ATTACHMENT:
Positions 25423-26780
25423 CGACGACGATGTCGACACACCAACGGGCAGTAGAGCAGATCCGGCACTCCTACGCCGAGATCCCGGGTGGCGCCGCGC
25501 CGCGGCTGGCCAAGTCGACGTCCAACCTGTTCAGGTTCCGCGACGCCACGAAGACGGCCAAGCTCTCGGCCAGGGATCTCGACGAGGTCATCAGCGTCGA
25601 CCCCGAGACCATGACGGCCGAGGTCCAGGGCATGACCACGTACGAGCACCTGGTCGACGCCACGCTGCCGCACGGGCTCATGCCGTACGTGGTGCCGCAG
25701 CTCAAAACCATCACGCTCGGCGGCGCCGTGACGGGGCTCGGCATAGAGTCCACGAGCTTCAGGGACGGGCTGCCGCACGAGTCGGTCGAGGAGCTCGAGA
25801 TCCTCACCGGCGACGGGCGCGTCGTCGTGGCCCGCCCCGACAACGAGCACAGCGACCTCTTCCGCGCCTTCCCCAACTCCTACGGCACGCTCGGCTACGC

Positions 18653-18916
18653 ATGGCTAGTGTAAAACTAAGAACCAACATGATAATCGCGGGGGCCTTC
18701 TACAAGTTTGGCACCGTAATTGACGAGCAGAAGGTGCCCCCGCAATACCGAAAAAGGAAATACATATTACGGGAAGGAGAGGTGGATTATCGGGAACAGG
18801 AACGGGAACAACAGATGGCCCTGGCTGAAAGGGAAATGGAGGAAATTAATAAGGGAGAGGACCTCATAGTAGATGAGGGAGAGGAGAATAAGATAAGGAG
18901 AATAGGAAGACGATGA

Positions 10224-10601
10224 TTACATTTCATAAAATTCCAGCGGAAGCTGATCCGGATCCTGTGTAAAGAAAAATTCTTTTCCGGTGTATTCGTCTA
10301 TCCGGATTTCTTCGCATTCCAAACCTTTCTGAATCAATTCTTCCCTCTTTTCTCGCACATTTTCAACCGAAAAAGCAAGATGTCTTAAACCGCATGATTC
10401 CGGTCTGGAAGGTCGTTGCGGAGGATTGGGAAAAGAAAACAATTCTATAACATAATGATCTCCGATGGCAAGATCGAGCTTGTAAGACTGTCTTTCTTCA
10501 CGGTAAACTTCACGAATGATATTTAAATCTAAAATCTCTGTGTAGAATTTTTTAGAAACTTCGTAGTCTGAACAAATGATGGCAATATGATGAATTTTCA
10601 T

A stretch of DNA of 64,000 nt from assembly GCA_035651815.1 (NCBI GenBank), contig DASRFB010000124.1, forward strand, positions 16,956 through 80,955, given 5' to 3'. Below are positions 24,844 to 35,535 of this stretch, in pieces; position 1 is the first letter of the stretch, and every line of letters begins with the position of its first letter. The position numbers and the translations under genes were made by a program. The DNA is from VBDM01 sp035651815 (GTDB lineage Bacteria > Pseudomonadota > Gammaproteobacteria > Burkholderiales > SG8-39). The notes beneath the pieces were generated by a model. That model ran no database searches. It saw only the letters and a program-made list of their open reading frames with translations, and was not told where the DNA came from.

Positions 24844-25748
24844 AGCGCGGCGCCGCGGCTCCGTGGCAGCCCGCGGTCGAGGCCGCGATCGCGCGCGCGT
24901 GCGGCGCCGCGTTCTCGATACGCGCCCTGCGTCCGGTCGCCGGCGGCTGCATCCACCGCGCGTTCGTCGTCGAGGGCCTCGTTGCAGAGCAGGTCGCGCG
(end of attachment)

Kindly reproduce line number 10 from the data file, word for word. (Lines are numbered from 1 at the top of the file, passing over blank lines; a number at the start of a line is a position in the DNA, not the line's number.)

18801 AACGGGAACAACAGATGGCCCTGGCTGAAAGGGAAATGGAGGAAATTAATAAGGGAGAGGACCTCATAGTAGATGAGGGAGAGGAGAATAAGATAAGGAG